They've been so much the opposite of a European vacation that I haven't been able to find the time to write about the European vacation. But I also, crazily, haven't wanted to put our trip into words because, in some sort of magical thinking, I felt as though, if I wrote about it, it'd really be over. (Note to self: it is over.) And I think I was avoiding writing about it for another reason, too: namely, who leaves their kids and takes a two-week trip to Europe for no real reason in their mid-thirties? Isn't that what you do when you're retired empty-nesters who join a bus tour of the Netherlands?
So I'm disoriented and nostalgic and a little sheepish, I guess, is what I'm trying to say. But even though I kept a little journal while we were gone (where we ate, what we saw, what we did, etc.), I want to collect a few memories here, too.
Here's the thing: back in January of 2011, I published a fun Life List on this blog, as a culmination of some of the ideas and goals I'd been toying with as I thought about which direction I wanted my life to take. Maybe this is a normal thing to do in your mid-thirties, maybe not, but somewhere along the line, I had the realization that there was not going to be an infinite amount of time. There might be a lot of years, sure, but there might not, and I became far more aware of how I used my time and far more intentional about going to those places and doing those things that had always been hazy "someday" dreams. (I've since accomplished a bunch of things on that list, some of which I crossed off and some of which I still need to cross off, and I actually hadn't looked at it in quite a while and may want to change it. For example, the six-minute mile is possibly no longer in reach. Which is fine. It's MY list. I can change it.)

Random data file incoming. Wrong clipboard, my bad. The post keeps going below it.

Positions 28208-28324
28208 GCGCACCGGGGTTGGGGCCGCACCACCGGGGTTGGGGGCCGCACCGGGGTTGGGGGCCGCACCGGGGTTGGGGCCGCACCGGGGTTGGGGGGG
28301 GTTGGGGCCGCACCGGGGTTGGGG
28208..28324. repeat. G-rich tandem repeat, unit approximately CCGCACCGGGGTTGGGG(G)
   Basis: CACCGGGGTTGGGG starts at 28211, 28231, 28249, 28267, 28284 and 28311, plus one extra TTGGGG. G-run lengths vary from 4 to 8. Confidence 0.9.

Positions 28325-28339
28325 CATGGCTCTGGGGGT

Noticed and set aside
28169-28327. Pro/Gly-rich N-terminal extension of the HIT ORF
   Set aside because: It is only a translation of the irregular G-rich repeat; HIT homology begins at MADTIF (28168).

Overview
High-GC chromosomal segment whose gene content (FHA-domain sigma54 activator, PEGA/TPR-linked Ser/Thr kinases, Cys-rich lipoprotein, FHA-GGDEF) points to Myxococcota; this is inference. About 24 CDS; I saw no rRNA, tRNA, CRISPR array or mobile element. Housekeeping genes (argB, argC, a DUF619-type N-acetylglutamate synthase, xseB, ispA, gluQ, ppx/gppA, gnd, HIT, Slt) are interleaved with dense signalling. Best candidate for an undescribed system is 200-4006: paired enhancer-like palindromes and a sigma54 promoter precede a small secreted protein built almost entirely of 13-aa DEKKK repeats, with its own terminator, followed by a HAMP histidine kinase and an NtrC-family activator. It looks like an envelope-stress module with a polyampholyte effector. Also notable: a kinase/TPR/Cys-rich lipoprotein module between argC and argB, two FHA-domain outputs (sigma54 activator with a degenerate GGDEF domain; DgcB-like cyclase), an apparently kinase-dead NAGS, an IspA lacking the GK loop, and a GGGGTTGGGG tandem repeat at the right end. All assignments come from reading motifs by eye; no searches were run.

One of those dreams( though it's not exactly on the list) was to return to Vienna, Austria with Jason. We'd both gone during a college summer program, though not the same summer, and on one long road trip to Baltimore when I was pregnant with Annie, we talked about how, someday, we'd establish a scholarship fund for the Vienna Summer School program and we'd go back together. A couple years ago, we started the fund, and last summer we started planning this trip. We hoped to go back while the same dear professor was still running the program, and we weren't sure how much longer he'd be doing it. We met him for dinner. We started reading travel blogs. We checked out books from the library. We talked to grandparents about child care. We hoarded credit card points for flights. Jason spent an inordinate amount of time on Google Earth. And I started dreaming about Paris, not because I'd taken French, or had friends tell me I had to go, or seen a specific movie, but just because I have always sort of felt like I'd be sad if I didn't go to Paris with Jason at some point in my life. Seize the day, and all that.
Well, we seized it. My Life List should be proud. There was spontaneous stopping to smell the roses in a beautiful garden in Vienna. There was a run through Luxembourg Gardens in the rain in Paris. There was a picnic in the shadow of the Eiffel Tower. There was a hike through cows wearing cowbells and fields of wildflowers up to snow-capped mountain peaks (we snuck in a few days in Switzerland between the two cities). There were absurd meals followed by more absurd meals. There was ice cream and croissants and curried prawns and homemade pasta and fondue and gelato and veal and foie gras and croquettes and wine and lobster and cafe creme and cheese and olives and chocolate mousse and duck and champagne and pate and olive oil and truffle salt and caramels. (What I am saying is that we did not lose weight on this trip, despite the hiking and biking and walking miles every day through the cobblestone streets.)